An Uyghur man managed to share a glimpse of his condition in one of China’s “reeducation camps” to the outside world, supporting countless alleged stories that point to the oppression, persecution and incarceration of his people.
Merdan Ghappar, 31, a native of Xinjiang, used to work as a model in the southern Chinese city of Foshan — a job that reportedly earned him up to 10,000 yuan (about $1,440) a day.
Ghappar’s life changed in August 2018 when he was arrested and sentenced to 16 months in prison for allegedly selling cannabis. His friends do not believe a word of it.
Shortly after his release in November 2019, police contacted Ghappar again and informed him that he must complete a “routine registration procedure.” He was forced to return to Xinjiang.
Ghappar’s family believes that he wound up in one of the region’s “reeducation camps” — facilities established by the Chinese Communist Party to fight terrorism, deter extremism and promote Sinicization.
The camps, officially known as Vocational Education and Training Centers, began operations in 2017 and have since raised concerns globally, mainly due to claims of human rights abuses.
More than a month into his disappearance, Ghappar, somehow, managed to access a phone and used it to contact the outside world.
What he revealed, however, only escalated fears of China’s mistreatment of Uyghurs.
In a video sent to his family, Ghappar can be seen showing his dirty clothes, his swollen ankles and a set of handcuffs that locked his left wrist to his bed. He also managed to send text messages to loved ones, which described part of his conditions in detail.
“I saw 50 to 60 people detained in a small room no bigger than 50 square metres, men on the right, women on the left,” he wrote. “Everyone was wearing a so-called ‘four-piece-suit’, a black head sack, handcuffs, leg shackles and an iron chain connecting the cuffs to the shackles.”
Ghappar’s account also alleges how Xinjiang enforced quarantine policies at the height of China’s battle against COVID-19. He recalled four young men, approximately between 16 and 20, who were punished severely for going outside.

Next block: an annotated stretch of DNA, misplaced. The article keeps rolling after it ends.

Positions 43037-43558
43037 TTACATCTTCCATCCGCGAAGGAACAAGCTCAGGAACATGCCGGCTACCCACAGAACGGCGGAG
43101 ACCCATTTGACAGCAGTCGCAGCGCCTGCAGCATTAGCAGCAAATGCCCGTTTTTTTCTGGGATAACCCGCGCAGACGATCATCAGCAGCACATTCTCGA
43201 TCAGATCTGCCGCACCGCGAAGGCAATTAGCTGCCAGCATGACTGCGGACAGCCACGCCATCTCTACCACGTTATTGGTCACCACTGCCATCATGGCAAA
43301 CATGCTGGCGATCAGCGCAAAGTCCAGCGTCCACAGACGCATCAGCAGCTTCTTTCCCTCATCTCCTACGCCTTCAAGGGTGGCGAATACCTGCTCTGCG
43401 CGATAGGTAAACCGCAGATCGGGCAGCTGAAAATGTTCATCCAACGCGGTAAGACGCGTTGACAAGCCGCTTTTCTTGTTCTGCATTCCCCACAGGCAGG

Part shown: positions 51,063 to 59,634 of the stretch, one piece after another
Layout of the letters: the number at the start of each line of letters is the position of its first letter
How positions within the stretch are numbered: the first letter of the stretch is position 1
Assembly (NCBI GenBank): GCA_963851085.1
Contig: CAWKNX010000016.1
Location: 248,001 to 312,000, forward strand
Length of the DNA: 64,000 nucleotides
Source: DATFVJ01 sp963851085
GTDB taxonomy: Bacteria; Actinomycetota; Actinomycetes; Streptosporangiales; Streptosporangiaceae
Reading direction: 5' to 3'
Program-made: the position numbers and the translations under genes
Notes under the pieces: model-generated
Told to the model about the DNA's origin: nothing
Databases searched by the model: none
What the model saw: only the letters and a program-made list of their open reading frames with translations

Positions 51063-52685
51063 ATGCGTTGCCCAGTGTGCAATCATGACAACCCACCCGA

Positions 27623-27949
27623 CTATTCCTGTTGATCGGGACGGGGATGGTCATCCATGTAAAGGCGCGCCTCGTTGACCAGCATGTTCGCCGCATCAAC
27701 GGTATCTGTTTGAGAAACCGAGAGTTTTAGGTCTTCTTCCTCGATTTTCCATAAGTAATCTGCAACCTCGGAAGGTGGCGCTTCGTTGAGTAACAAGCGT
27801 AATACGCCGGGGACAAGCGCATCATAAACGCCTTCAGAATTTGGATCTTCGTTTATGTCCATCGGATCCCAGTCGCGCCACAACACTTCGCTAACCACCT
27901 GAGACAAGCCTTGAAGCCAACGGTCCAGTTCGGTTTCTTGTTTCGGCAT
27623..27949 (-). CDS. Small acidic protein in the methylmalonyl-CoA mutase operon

“During the epidemic period they were found outside playing a kind of game like baseball,” Ghappar noted. “They were brought to the police station and beaten until they screamed like babies, the skin on their buttocks split open and they couldn’t sit down.”
Ghappar’s messages were translated and analyzed by James A. Millward, a history professor at Georgetown University. The latter believes they are consistent with other well-documented cases.
“He writes in very good Chinese and gives, frankly, a lot of horrific detail about the way these people are treated. So, it’s quite a rare source,” Millward told the BBC.
Ghappar was last heard of in early March. His current whereabouts are unknown.
“We exchanged messages for a week … [and for the last time] around March 9 or 10, I can’t remember exactly,” his uncle, Abdulhakim, told Radio Free Asia.
Abdulhakim, who is based in the Netherlands, communicated with him through his aunt, Ayshemgul, who has also become unreachable.
“He sent me a message and then he and my sister were just gone. I’ve heard nothing from my sister since,” Abdulhakim said. “It seems clear that he got in even worse trouble after sending the video — I think this is why he disappeared.”
Feature Image Screenshots via Abdulhakim Ghappar